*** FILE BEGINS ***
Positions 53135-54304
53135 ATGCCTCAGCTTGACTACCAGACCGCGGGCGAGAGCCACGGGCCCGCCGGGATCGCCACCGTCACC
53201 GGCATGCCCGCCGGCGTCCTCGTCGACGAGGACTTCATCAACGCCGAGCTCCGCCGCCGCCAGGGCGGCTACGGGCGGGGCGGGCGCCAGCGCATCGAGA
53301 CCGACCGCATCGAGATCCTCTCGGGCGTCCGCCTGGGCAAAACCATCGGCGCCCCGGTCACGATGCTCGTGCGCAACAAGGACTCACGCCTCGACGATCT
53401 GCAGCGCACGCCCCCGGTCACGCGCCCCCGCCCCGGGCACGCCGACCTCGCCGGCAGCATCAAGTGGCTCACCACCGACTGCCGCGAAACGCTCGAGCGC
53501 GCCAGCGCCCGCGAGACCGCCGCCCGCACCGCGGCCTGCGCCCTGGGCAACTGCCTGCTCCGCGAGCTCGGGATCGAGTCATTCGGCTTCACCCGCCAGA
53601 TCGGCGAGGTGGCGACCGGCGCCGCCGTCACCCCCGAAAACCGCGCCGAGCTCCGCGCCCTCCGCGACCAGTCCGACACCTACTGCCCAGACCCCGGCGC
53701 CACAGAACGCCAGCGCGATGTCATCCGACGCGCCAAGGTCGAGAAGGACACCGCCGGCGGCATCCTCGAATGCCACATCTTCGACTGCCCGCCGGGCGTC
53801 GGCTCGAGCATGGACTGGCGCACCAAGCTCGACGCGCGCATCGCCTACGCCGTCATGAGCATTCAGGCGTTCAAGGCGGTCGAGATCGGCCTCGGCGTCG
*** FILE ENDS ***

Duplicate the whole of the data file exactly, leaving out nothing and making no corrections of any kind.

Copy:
Positions 53135-54304
53135 ATGCCTCAGCTTGACTACCAGACCGCGGGCGAGAGCCACGGGCCCGCCGGGATCGCCACCGTCACC
53201 GGCATGCCCGCCGGCGTCCTCGTCGACGAGGACTTCATCAACGCCGAGCTCCGCCGCCGCCAGGGCGGCTACGGGCGGGGCGGGCGCCAGCGCATCGAGA
53301 CCGACCGCATCGAGATCCTCTCGGGCGTCCGCCTGGGCAAAACCATCGGCGCCCCGGTCACGATGCTCGTGCGCAACAAGGACTCACGCCTCGACGATCT
53401 GCAGCGCACGCCCCCGGTCACGCGCCCCCGCCCCGGGCACGCCGACCTCGCCGGCAGCATCAAGTGGCTCACCACCGACTGCCGCGAAACGCTCGAGCGC
53501 GCCAGCGCCCGCGAGACCGCCGCCCGCACCGCGGCCTGCGCCCTGGGCAACTGCCTGCTCCGCGAGCTCGGGATCGAGTCATTCGGCTTCACCCGCCAGA
53601 TCGGCGAGGTGGCGACCGGCGCCGCCGTCACCCCCGAAAACCGCGCCGAGCTCCGCGCCCTCCGCGACCAGTCCGACACCTACTGCCCAGACCCCGGCGC
53701 CACAGAACGCCAGCGCGATGTCATCCGACGCGCCAAGGTCGAGAAGGACACCGCCGGCGGCATCCTCGAATGCCACATCTTCGACTGCCCGCCGGGCGTC
53801 GGCTCGAGCATGGACTGGCGCACCAAGCTCGACGCGCGCATCGCCTACGCCGTCATGAGCATTCAGGCGTTCAAGGCGGTCGAGATCGGCCTCGGCGTCG